Methods for gene transfer in stem cells featured in Cold Spring Harbor Protocols|
COLD SPRING HARBOR, N.Y. (Wed., Aug. 5, 2009) – Vectors derived from retroviruses are useful tools for long-term gene transfer, because they allow stable integration of transgenes and propagation into daughter cells. Lentiviral vectors are preferred because they can transduce non-proliferating cellular targets. These vectors can be engineered to target specific tissues. In the August issue of Cold Spring Harbor Protocols (www.cshprotocols.org/TOCs/toc8_09.dtl), François-Loïc Cosset and colleagues from Ecole Normale Supérieure de Lyon (http://hvd.ens-lyon.fr/human_virology_dpt) present a method for targeting hematopoietic stem cells using engineered viral vectors. The article, Hematopoietic Stem Cell Targeting with Surface-Engineered Lentiviral Vectors, is freely available on the website for Cold Spring Harbor Protocols (http://cshprotocols.cshlp.org/cgi/content/full/2009/8/pdb.prot5276).
Though viral vectors are highly efficient, their use can raise concerns about recombination, immune responses and other safety issues. DNA transposons offer an effective, alternative method for nonviral gene transfer that avoids the safety concerns associated with viral vectors. Use of the Sleeping Beauty Transposon System for Stable Gene Expression in Mouse Embryonic Stem Cells from Catherine Krull and colleagues at the University of Michigan (http://www.med.umich.edu/cdb/sub_pages/People/krull.htm) provides a method for stable integration and reliable long-term expression of a transgene. Sleeping Beauty transposon-based transfection is a two-component system consisting of a transposase and a transposon containing inverted repeat/direct repeat sequences that result in precise integration into a TA dinucleotide. The article is freely accessible on the website for Cold Spring Harbor Protocols (http://cshprotocols.cshlp.org/cgi/content/full/2009/8/pdb.prot5270).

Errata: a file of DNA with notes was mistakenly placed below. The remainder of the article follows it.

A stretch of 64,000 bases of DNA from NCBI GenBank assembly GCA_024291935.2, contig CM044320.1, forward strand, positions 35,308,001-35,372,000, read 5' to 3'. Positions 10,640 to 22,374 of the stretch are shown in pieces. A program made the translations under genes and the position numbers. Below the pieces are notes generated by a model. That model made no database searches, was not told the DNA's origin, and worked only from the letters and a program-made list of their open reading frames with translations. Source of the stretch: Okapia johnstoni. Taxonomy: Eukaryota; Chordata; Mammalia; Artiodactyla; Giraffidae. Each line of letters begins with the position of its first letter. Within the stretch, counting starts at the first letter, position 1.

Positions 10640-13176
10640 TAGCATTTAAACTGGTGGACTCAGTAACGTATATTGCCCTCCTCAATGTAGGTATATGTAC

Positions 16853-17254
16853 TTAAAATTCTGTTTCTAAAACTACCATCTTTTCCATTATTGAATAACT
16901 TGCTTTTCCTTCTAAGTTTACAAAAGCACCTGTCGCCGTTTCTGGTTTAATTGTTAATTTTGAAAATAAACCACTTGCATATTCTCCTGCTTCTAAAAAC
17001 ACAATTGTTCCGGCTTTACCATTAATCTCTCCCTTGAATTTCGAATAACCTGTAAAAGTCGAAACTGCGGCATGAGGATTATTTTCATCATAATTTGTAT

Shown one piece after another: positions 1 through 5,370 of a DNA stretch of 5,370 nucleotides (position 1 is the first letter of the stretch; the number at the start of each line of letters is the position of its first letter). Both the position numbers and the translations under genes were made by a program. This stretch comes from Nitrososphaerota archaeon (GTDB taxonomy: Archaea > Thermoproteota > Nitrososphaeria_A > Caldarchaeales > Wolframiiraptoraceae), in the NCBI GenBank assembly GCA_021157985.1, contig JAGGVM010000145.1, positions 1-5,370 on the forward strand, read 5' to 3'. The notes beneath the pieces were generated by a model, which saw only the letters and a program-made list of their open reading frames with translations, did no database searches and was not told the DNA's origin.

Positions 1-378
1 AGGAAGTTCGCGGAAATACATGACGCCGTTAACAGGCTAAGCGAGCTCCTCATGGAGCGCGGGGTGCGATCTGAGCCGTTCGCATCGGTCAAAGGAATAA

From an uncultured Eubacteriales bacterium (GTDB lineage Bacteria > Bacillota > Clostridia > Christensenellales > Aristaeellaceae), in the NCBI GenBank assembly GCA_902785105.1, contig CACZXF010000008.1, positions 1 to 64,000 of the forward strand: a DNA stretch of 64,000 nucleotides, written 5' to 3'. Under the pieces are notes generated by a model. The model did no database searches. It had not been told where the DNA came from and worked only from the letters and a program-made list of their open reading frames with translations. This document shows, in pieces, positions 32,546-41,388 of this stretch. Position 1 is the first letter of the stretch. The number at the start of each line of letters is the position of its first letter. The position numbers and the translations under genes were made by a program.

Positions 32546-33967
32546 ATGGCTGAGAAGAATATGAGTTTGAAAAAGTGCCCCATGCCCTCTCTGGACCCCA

# # #
About Cold Spring Harbor Protocols:
Cold Spring Harbor Protocols (www.cshprotocols.org) is a monthly peer-reviewed journal of methods used in a wide range of biology laboratories. It is structured to be highly interactive, with each protocol cross-linked to related methods, descriptive information panels, and illustrative material to maximize the total information available to investigators. Each protocol is clearly presented and designed for easy use at the bench—complete with reagents, equipment, and recipe lists. Life science researchers can access the entire collection via institutional site licenses, and can add their suggestions and comments to further refine the techniques.
About Cold Spring Harbor Laboratory Press:
Cold Spring Harbor Laboratory Press is an internationally renowned publisher of books, journals, and electronic media, located on Long Island, New York. Since 1933, it has furthered the advance and spread of scientific knowledge in all areas of genetics and molecular biology, including cancer biology, plant science, bioinformatics, and neurobiology. It is a division of Cold Spring Harbor Laboratory, an innovator in life science research and the education of scientists, students, and the public. For more information, visit www.cshlpress.com.
For content and submission information:
David Crotty ( firstname.lastname@example.org; 516-422-4007), Executive Editor, Cold Spring Harbor Protocols
For access, subscription, and free trial information:
Stephanie Novara ( email@example.com; 516-422-4159), Journals Marketing Manager, CSHL Press